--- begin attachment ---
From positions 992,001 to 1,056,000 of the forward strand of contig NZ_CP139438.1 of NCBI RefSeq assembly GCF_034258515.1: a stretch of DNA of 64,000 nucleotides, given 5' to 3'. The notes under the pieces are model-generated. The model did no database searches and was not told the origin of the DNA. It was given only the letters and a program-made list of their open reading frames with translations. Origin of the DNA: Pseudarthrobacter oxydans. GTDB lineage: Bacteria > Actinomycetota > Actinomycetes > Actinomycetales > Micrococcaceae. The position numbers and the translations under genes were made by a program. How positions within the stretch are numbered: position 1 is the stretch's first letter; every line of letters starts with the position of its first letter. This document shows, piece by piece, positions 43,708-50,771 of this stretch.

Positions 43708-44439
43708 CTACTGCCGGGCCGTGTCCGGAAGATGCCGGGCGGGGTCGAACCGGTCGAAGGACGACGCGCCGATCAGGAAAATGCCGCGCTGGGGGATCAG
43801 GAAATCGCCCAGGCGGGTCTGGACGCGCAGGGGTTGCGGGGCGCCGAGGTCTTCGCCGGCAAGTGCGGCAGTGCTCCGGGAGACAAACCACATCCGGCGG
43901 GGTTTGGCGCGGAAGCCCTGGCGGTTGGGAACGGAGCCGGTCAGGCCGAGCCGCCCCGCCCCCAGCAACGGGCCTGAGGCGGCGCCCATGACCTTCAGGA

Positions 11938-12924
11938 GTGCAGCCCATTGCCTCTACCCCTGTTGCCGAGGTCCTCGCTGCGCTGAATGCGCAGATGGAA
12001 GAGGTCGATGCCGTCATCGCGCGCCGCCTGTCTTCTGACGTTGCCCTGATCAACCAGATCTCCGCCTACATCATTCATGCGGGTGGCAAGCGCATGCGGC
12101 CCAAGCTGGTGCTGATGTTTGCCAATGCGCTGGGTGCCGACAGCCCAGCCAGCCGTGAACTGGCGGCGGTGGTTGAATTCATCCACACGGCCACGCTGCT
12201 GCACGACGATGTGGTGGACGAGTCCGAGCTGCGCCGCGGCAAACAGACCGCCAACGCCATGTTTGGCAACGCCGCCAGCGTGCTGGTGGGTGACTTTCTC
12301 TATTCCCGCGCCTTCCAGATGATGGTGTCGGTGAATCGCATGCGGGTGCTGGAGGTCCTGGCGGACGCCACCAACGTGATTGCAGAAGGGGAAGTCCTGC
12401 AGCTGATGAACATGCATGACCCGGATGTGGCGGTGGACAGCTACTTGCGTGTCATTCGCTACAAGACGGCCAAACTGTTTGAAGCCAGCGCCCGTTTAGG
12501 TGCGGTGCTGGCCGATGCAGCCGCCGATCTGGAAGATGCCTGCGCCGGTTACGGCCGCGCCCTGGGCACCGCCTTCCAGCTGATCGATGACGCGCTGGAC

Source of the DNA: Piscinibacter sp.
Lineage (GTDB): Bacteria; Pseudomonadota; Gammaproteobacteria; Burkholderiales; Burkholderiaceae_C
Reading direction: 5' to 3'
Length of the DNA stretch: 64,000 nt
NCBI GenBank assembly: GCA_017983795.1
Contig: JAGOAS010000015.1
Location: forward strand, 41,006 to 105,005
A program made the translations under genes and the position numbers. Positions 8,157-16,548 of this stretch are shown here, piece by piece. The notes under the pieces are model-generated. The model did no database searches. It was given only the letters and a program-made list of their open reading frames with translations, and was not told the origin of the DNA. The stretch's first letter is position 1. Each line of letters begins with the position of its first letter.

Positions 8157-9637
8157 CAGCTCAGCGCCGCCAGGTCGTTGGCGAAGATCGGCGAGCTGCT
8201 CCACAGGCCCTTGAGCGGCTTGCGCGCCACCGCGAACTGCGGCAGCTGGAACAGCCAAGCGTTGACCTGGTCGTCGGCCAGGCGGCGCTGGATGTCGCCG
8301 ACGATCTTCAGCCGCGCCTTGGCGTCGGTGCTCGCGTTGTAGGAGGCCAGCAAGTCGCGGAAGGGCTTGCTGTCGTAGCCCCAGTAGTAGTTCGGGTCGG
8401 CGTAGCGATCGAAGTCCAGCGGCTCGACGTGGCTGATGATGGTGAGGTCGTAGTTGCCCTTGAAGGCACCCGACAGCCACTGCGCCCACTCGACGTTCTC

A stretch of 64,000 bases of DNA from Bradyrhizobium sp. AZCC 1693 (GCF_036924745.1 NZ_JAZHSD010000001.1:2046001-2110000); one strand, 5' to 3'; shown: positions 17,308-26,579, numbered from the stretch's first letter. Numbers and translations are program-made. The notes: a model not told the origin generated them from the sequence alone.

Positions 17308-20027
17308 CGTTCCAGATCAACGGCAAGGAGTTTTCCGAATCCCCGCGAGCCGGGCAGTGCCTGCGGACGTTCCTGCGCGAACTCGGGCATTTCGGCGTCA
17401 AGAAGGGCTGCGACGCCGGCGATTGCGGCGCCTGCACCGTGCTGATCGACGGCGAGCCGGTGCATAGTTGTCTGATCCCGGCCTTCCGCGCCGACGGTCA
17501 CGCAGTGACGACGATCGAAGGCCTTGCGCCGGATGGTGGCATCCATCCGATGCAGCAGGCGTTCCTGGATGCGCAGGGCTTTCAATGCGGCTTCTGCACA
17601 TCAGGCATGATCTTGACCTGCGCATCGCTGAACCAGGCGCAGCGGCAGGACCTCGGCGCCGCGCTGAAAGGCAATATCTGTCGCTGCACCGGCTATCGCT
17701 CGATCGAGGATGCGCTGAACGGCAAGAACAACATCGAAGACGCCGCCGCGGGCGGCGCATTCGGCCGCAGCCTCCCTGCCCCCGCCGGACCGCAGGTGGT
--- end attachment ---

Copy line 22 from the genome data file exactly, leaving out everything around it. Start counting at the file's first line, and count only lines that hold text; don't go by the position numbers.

Positions 8157-9637